S’pore bets on Healthier SG to keep healthcare good, affordable and accessible as population ages

Singapore is also investing in another national programme, called Age Well SG, to help seniors build social circles and live an active lifestyle in the community in order to fight loneliness.

Joyce Teo

Joyce Teo

The Straits Times


Health Minister Ong Ye Kung speaking at the 15th Singapore Economic Policy Forum on Oct 31. PHOTO: LIANHE ZAOBAO/THE STRAITS TIMES

November 1, 2023

SINGAPORE – The Healthier SG plan, which helps people here lead healthier lives, is Singapore’s best bet to keep healthcare affordable, of high quality and accessible as it tries to manage a healthcare system weighed down by a rapidly ageing population.

Health Minister Ong Ye Kung said this at the 15th Singapore Economic Policy Forum, which was held at the Voco Orchard hotel on Tuesday.

The 2023 event was organised by the Economic Society of Singapore, in partnership with Nanyang Technological University.

Mr Ong said that preventive care programme Healthier SG, which is funded to the tune of $400 million a year, may not be enough ​for the country ​to achieve an elevated Blue Zone 3.0​ status, where the gap between lifespan and health span narrows.

It is a term he recently coined after Singapore was added to the list of ​Blue Zones – geographical locations with the highest life expectancy across the globe.

“We are thinking of other ways, such as differentiating insurance premiums between those with and without appropriate lifestyles. We are considering regulatory measures to reduce the consumption of sodium,” Mr Ong said.

Singapore is also investing in another national programme, called Age Well SG, to help seniors build social circles and live an active lifestyle in the community in order to fight loneliness.

“We hope to delay and avoid institutionalisation of as many seniors as possible. Living in a nursing home, their health deteriorates,” he said.

Health economics is an area where the Ministry of Health (MOH) wants to see more economists devote time, whether it is about allocating healthcare supply and demand, resolving problems between payers, providers and patients, or using behavioural economics to nudge people to adopt healthier lifestyles, said Mr Ong.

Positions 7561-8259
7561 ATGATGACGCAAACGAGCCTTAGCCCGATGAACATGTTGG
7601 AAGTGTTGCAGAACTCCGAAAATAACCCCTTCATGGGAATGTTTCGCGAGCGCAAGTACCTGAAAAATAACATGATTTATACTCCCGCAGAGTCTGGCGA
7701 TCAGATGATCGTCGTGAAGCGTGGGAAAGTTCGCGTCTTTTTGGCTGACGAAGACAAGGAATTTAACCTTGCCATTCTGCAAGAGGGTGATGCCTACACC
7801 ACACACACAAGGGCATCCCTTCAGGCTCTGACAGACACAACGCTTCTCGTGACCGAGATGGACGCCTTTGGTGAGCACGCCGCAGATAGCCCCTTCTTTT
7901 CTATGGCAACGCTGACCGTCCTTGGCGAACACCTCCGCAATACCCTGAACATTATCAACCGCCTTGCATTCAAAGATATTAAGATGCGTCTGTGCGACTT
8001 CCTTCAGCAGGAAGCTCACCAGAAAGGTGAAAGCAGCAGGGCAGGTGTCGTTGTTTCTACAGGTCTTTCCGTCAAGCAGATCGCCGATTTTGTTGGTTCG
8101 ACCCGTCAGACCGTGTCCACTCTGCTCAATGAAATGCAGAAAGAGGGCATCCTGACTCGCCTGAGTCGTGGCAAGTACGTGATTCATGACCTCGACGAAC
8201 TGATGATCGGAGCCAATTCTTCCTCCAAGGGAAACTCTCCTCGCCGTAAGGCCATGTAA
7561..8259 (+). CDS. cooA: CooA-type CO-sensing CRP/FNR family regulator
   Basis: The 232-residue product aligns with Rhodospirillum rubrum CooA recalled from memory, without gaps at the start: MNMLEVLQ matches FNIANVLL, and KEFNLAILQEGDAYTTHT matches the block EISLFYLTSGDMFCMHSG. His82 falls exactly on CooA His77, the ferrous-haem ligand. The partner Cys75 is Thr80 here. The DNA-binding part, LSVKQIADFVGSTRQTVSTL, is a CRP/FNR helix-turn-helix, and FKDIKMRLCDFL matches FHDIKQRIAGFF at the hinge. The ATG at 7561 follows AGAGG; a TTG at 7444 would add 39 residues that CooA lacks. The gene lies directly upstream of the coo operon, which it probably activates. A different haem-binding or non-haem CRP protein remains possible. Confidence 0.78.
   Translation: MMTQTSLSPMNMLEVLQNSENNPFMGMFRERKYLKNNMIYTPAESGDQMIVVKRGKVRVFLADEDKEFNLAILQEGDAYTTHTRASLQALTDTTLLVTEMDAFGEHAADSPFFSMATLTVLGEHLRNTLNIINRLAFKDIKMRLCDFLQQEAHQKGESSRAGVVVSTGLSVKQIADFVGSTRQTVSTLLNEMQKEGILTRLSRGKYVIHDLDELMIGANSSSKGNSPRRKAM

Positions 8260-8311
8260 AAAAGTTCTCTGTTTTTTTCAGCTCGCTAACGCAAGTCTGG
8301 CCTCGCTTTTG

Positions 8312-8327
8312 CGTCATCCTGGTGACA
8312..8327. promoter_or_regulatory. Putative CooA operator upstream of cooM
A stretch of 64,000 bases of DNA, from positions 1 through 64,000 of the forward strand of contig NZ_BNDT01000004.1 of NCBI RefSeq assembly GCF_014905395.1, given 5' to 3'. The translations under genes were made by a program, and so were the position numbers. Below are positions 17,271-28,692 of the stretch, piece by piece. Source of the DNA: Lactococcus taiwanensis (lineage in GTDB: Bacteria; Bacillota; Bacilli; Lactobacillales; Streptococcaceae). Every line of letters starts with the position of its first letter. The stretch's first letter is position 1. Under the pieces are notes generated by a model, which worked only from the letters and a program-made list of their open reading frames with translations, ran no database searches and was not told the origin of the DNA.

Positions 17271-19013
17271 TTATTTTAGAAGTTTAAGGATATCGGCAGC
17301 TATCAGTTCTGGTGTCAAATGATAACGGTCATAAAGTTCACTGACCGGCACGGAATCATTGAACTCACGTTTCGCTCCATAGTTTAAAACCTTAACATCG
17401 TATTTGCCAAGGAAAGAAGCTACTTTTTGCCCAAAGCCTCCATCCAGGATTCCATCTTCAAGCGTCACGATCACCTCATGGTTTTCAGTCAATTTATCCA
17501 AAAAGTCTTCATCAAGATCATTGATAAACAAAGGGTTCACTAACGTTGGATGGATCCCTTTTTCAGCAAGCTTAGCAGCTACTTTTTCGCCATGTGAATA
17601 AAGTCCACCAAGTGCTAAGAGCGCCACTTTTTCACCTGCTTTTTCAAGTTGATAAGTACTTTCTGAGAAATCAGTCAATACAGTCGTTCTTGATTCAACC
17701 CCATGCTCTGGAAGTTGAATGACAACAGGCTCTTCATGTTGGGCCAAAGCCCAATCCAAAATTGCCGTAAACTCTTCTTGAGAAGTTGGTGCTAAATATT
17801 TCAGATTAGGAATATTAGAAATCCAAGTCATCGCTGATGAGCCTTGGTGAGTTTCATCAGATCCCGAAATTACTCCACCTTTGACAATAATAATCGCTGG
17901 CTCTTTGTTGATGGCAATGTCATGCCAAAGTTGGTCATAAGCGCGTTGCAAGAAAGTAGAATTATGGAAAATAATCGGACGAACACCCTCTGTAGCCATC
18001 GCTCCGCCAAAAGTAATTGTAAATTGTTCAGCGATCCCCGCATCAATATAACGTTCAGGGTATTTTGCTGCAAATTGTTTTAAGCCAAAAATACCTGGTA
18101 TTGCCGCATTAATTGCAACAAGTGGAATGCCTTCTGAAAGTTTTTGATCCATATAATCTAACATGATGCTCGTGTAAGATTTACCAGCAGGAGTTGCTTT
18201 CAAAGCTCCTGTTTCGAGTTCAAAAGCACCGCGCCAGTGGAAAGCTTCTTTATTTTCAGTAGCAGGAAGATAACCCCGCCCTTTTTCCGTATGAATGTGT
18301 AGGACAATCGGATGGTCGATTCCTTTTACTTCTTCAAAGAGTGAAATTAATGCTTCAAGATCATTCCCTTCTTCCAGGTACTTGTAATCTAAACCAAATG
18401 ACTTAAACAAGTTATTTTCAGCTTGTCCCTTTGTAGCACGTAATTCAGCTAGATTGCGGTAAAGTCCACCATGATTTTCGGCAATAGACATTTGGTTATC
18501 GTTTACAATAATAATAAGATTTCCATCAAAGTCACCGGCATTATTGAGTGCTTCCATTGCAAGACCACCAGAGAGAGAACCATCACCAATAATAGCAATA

To that end, he said MOH is thinking of setting up a health economics office.

In discussing the key economic principles of healthcare, Mr Ong said one of the main things is to rely on different ways to support healthcare, including government subsidies, insurance and even philanthropy.

Another is to not make an enemy of medical technology. Technological advances such as digital healthcare are helping people practise preventive and holistic care in an easy and cost-effective way, he added.

There are also new drugs and treatments that can be beneficial to some patients with certain diseases, but at a very high price.

Subsidising these treatments carries a significant opportunity cost, because the money can be spent elsewhere – in education, public transport, parks, or defence, said Mr Ong.

Singapore’s average lifespan and health span are among the highest in the world.

Yet, it has spent slightly less than 5 per cent of its gross domestic product each year on healthcare, less than half of what other developed countries spend on average, Mr Ong said.

However, the healthcare system needs to adapt to new realities, he added.

Healthcare costs need to be borne by society as a whole, and how this is done impacts the performance of the healthcare system.

In his speech, Mr Ong gave two examples of how healthcare is primarily funded in Britain and the United States.

Britain decided to adopt a single-payer model, where the government uses tax revenues to pay for healthcare and patients do not have to pay at the point of care.

Socially, this is very just and equitable, but there are significant downsides, Mr Ong said.

The system is under a lot of stress, especially after the Covid-19 pandemic, he said. There are seven million British patients waiting for treatment, and healthcare workers are feeling the strain.

Government healthcare expenditure in Britain is rising and needs to compete with other pressing demands on public spending.

In the US, however, private insurance is a major feature of healthcare financing.

Insurance, being self-financed through premiums, is more sustainable. There is less competition with other public spending such as for education and defence.

Insurance also offers choice to the consumer, who can opt to pay more for better coverage.

However, in any country, there are rich people who can afford a lot, and those who cannot afford anything at all.

Thus, those who cannot afford insurance premiums can be denied healthcare services, while the rich enjoy five-star service.

“Whatever the starting point, most countries ended up with a mixed funding system,” Mr Ong said.

While no British government will move away from the principle of free healthcare, there is private insurance available, so those who can afford it can skip the waiting lines and get prompt treatment in a private hospital.

In the US, the Obama administration pushed for the Affordable Care Act. Today, it is no longer that reliant on insurance as about half of the nation’s healthcare expenditure comes from the government.

Singapore has always recognised the pros and cons of subsidies and insurance in socialising healthcare costs, and decided to use both to pay for healthcare, Mr Ong said.

It also added a third component of personal responsibility and co-payment through mandatory savings to establish the S+2M (subsidies, MediSave and MediShield Life) framework.

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